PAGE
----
A big selling point for the film though was the pairing of Saoirse Ronan and Margot Robbie in such heavy roles, both hot off their Best Actress nominations for Lady Bird and I, Tonya, respectively. As if it was ever in doubt, both are rock-solid portraying two opposing monarchs who probably have more in common than the differences things that distance them, even though they share extremely minimal screen time. While Ronan is the clear lead of the film, I have to give major props to Robbie for being able to command every scene she’s in, warts and all. It’s a shame that these two rockstars were largely overlooked this awards season, seeing as they’ve seldom been better and give the film the kind of A-list talent it needs leading the pack. That said, there were a couple of times when I would have liked the rest of the cast to be unrecognizable backup players so as not to steal the focus. While I take nothing away from the estimable talents of David Tennant and Guy Pearce, once you realize it’s them underneath those beards, the film loses that sense of plausibility that the leads so staunchly built up. While plenty of actors love to go old English with their roles from time to time, oftentimes sojourning to the theatre scene, seeing a couple of faces such as theirs in a production that I normally wouldn’t took me out of the story. They may have held their own acting-wise, but sometimes casting matters.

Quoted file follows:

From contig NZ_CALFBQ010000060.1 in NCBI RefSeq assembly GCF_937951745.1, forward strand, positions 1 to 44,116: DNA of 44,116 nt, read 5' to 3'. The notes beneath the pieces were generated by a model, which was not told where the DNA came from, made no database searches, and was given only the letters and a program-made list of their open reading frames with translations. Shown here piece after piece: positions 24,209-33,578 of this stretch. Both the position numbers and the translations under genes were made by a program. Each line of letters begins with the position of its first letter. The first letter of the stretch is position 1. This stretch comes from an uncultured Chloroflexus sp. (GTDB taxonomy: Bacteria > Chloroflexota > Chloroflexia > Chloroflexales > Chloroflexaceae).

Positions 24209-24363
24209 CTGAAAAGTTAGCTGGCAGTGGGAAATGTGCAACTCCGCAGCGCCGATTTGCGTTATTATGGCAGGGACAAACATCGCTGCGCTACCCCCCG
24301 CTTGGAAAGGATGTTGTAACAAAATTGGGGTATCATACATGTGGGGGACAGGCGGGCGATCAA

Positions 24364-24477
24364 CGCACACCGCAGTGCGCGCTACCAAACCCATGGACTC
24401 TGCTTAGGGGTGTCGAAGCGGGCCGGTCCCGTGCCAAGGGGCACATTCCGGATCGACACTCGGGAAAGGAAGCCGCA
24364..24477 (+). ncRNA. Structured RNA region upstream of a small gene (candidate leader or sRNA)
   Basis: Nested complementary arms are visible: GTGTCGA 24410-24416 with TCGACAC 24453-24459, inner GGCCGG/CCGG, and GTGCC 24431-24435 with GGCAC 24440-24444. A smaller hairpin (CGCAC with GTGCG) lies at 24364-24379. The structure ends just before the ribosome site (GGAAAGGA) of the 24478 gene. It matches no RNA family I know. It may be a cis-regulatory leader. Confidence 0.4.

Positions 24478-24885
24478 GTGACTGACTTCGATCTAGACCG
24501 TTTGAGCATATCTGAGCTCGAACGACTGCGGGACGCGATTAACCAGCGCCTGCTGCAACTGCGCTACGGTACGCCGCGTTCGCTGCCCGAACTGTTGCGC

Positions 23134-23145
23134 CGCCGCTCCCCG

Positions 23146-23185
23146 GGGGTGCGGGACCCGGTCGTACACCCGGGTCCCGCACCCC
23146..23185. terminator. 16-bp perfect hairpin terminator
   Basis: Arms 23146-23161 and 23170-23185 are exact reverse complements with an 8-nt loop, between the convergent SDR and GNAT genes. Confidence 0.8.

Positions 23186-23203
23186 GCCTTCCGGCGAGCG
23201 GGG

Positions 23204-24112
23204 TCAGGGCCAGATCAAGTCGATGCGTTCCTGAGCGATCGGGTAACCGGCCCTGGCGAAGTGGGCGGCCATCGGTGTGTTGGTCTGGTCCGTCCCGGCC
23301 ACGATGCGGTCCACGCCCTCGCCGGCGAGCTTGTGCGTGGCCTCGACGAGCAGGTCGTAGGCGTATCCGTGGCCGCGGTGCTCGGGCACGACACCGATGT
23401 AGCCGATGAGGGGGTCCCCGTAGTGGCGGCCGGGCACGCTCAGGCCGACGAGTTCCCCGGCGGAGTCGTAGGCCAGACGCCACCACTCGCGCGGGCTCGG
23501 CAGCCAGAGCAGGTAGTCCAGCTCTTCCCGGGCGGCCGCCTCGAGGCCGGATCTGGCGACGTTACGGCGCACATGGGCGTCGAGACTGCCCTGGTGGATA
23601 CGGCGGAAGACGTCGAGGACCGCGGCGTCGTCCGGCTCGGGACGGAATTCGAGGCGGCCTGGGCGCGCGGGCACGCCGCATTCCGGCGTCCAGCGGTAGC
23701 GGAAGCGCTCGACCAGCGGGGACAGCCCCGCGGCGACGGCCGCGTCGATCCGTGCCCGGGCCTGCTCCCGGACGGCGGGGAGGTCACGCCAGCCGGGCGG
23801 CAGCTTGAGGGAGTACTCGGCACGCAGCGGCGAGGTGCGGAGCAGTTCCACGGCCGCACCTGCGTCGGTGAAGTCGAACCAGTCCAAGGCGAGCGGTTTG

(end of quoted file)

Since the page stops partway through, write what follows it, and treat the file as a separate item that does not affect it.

Speaking of the theatre, Mary Queen of Scots was helmed by longtime theatrical director Josie Rourke, who made her filmic debut with this one. It’s a wholly different medium, surely, and a transition that I couldn’t even fathom would be simple, but Rourke’s involvement makes a great deal of sense and the benefits show. In last week’s review of Mary Poppins Returns, I explained why the film’s reliance on theatre acting and presentation not only improved the performance of Emily Blunt’s but the movie on the whole. So often do “theatre movies” – for lack of a better term – try to have the best of both worlds, and we end up with a mishmash like Les Misérables that doesn’t know whether to commit to one or the other. But there’s nothing inherently wrong with simply filming theatre, as little of the intensity is lost even though it technically shifts mediums. And that’s what Mary Queen of Scots is, theatre put to film. By simply relying on its strengths as a more theatrically inclined story, the film is deftly able to capture the kind of raw emotions and performances befitting that of the stage. So if you were hoping for something with more grandiose action á la Braveheart, you might just want to skip this one. But if you like yourself some Shakespeare with just a dash of Saoirse Ronan and Margot Robbie, this’ll be for you.
Final Score: 8/10